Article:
Diagnostic imaging is necessary to confirm the presence of an intracranial tumor, to determine its specific location, and to highlight its unique radiological features. The definitive diagnosis is usually through histopathology. Magnetic resonance imaging (MRI) scan is the primary imaging modality for diagnosing brain tumors, and intravenous gadolinium contrast is normally administered to enhance the appearance of lesions. Computed tomography (CT) may also be used as an alternative imaging modality, but compared to MRI, it has poorer soft-tissue contrast and involves exposing patients to ionizing radiation.[6]

The common brain tumors are gliomas, meningiomas, schwannomas, and pituitary tumors.[6] In those with malignancy, a histological diagnosis is required before radiation therapy can be commenced. All brain tumors pose a threat to patients, benign tumors can be dangerous due to their situation in the brain, their ability to infiltrate locally, and their ability to undergo malignant transformation.[3] Brain tumors may be treated with surgery, radiation therapy, and chemotherapy. Currently, the clinical standard which is used in evaluating the response of tumor to radiation treatment is by comparing the tumor size before and after treatment on CT and MRI. This standard is termed response evaluation criteria in solid tumors (RECIST).[7] The RECIST standard focuses on reduction in tumor size, which is not necessarily a criterion for checking survival rate. “RECIST is a set of published rules that define when cancer patients improve (respond), stay the same (stable), or worsen (progression) during treatments.”[8]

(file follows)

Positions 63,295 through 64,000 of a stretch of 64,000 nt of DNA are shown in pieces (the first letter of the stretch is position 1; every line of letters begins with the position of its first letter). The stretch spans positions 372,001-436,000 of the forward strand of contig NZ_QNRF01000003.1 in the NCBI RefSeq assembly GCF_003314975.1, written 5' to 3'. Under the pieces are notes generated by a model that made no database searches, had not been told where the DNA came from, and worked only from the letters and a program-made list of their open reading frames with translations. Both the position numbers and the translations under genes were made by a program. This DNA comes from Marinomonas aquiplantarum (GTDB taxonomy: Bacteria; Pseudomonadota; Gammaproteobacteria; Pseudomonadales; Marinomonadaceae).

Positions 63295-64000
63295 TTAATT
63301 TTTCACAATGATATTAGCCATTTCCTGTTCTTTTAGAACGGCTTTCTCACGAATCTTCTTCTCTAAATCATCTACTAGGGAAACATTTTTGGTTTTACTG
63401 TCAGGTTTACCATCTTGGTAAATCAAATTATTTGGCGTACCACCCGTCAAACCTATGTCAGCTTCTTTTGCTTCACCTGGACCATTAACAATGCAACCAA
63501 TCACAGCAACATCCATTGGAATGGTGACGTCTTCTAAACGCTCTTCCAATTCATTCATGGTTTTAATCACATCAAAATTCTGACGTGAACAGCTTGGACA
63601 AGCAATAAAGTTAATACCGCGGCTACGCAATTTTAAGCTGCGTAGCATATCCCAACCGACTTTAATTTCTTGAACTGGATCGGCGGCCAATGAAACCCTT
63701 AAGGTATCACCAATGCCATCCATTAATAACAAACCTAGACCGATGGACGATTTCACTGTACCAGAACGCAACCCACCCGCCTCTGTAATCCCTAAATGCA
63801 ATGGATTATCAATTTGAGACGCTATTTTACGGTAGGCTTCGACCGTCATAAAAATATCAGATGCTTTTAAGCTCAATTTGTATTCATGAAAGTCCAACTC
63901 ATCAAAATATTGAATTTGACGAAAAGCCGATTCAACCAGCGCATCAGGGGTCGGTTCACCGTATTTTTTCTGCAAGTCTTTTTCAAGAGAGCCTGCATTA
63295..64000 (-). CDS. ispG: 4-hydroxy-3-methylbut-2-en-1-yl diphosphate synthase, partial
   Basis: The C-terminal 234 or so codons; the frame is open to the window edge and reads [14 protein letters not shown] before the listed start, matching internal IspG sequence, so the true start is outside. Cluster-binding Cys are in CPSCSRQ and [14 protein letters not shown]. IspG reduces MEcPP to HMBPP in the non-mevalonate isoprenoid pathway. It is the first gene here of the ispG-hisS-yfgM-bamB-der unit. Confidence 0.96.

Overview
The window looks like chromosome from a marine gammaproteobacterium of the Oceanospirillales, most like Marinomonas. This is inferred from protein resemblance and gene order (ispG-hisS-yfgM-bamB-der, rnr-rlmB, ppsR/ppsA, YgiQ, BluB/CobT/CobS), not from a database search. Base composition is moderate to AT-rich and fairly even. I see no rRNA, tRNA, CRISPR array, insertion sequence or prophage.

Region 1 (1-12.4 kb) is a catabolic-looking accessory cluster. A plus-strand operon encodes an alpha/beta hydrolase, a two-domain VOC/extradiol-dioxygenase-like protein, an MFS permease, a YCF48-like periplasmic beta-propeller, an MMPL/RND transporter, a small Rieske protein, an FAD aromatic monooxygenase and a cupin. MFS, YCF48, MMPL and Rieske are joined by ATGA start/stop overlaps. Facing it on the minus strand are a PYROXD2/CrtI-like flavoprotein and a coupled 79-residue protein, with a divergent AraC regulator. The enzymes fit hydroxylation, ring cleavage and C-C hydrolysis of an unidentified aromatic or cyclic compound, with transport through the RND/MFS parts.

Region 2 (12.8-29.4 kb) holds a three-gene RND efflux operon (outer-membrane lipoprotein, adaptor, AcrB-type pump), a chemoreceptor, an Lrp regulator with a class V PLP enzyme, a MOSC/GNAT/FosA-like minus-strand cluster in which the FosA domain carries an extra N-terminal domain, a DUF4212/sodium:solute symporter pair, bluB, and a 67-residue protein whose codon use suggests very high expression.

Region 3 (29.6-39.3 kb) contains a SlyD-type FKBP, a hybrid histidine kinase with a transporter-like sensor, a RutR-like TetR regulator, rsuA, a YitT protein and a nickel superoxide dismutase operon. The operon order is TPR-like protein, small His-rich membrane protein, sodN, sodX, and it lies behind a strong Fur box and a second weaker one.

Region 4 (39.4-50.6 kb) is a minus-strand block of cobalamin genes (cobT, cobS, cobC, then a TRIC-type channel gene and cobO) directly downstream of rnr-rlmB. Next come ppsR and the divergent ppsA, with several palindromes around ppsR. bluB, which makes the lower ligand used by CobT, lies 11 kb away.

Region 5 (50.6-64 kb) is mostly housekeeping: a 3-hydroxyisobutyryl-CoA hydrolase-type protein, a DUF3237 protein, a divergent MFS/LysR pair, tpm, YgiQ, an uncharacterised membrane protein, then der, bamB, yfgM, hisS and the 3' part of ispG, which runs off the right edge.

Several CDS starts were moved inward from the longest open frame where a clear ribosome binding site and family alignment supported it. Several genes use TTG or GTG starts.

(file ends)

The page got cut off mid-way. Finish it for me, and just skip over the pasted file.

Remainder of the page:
This research paper is aimed at assessing the utility of imaging modalities such as CT and MRI for brain tumors and the effect of radiotherapy on the tumors.


  Materials and Methods Top